In 2018, historian Miles Russell – who was part of a team excavating within the central uprights of Stonehenge in the first archaeological investigation there for 70 years – took on the top questions about Stonehenge for BBC History Revealed…
Q: Why was Stonehenge built?
Over the years there have been many suggestions as to why the stones were set up on Salisbury Plain. The earliest interpretation was provided by Geoffrey of Monmouth who, in 1136, suggested that the stones had been erected as a memorial to commemorate British leaders treacherously murdered by their Saxon foes in the years immediately following the end of Roman Britain. The stones were, Geoffrey wrote, part of an Irish stone circle, called the Giant’s Dance, which were brought to Salisbury Plain under the direction of the wizard Merlin.
The first detailed study of the stones, conducted by the architect Inigo Jones early in the 1620s, concluded that the monument could not have been the work of the primitive Britons who “squatted in caves” and lived “on milk, roots and fruits”, but had to have been designed by the Romans, probably being a temple dedicated to Apollo.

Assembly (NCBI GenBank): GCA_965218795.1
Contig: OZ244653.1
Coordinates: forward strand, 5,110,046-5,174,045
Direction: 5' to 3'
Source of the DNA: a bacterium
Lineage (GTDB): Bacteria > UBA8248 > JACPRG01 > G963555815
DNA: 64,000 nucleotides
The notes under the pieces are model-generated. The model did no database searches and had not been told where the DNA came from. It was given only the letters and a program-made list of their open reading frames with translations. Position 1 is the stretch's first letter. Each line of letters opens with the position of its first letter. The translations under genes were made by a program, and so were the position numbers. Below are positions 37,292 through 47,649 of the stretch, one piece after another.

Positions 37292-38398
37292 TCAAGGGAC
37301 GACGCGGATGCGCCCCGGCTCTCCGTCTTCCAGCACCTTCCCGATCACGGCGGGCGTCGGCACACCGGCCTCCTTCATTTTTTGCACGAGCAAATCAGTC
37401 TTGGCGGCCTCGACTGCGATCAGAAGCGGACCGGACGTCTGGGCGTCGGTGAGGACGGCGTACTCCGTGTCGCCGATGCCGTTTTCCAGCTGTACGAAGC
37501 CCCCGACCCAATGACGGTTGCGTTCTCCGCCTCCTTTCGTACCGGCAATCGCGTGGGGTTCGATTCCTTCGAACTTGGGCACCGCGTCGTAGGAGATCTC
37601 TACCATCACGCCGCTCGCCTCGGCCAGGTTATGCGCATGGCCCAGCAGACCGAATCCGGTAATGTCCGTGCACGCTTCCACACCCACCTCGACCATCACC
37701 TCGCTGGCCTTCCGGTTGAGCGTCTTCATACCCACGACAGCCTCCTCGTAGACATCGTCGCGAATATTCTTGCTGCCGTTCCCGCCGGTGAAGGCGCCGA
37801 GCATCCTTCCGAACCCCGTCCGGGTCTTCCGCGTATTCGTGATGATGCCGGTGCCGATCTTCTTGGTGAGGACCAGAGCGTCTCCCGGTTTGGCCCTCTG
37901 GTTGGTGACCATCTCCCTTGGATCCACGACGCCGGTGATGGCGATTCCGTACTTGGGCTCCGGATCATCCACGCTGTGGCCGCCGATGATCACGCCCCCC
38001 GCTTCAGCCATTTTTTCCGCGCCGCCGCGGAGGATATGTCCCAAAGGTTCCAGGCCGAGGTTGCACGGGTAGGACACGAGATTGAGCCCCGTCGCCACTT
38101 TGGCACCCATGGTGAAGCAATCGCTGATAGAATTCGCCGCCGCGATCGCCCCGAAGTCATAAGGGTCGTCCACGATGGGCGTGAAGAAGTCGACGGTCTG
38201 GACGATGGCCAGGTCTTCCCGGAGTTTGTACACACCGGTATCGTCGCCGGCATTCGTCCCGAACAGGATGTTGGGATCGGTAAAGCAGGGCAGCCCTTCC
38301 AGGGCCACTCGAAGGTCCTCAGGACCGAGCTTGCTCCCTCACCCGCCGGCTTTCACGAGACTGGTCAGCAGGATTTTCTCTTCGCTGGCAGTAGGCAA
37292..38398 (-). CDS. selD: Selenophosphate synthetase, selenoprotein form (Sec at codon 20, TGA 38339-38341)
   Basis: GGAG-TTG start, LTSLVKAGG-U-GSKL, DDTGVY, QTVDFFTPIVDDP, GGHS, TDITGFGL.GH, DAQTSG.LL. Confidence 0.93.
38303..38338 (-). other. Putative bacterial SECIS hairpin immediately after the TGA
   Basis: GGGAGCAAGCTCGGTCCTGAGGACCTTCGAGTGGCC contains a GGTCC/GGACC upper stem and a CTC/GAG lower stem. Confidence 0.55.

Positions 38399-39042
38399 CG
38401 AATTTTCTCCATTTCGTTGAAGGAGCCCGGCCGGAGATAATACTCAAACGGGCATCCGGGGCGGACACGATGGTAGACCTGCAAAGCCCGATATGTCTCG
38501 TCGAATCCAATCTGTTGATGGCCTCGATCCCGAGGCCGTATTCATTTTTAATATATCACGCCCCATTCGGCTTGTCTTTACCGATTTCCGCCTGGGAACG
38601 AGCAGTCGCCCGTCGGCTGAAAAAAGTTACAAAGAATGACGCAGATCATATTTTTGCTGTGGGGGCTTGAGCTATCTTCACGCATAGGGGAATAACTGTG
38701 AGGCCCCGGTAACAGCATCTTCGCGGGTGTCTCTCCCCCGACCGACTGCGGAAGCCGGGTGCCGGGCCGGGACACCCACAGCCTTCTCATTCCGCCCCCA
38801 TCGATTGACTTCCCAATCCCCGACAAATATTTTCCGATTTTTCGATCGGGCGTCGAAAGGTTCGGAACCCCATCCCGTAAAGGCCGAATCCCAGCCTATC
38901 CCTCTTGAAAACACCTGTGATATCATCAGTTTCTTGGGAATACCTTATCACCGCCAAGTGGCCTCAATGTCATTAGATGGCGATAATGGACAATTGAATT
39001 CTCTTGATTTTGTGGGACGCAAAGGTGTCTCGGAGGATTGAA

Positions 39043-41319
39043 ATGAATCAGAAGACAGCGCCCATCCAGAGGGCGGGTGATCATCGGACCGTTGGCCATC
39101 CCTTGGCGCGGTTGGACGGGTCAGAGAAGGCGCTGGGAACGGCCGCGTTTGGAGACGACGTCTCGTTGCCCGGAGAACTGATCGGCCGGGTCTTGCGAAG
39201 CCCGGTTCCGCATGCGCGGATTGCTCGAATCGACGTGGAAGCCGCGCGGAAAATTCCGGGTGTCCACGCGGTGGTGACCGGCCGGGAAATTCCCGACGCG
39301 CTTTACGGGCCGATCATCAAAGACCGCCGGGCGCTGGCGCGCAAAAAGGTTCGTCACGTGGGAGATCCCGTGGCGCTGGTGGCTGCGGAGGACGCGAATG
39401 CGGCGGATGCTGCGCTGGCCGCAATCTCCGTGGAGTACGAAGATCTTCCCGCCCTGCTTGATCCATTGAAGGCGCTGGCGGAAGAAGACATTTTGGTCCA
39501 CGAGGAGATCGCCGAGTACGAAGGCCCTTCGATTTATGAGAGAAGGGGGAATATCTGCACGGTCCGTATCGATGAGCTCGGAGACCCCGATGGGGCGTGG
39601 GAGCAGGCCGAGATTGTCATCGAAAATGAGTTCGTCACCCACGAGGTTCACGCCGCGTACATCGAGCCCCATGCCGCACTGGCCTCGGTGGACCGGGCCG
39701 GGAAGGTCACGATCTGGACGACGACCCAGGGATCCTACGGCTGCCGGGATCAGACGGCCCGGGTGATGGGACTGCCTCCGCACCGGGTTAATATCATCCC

In 1740, antiquarian William Stukeley published his history of Stonehenge, subtitled ‘A temple restored to the British druids’. Stukeley suggested that the circle had been built by a pre-Roman Celtic priesthood of Sun-worshippers descended from the Phoenicians, who had travelled to Britain from the eastern Mediterranean “before the time of Abraham”.
The first official custodian of Stonehenge, Henry Browne, wrote and privately published the first guidebook, which he sold direct to visitors in 1823. Browne’s theories, however, were shaped by the Old Testament he postulated that the structure was antediluvian, meaning it was one of the few monuments that had survived the Biblical flood.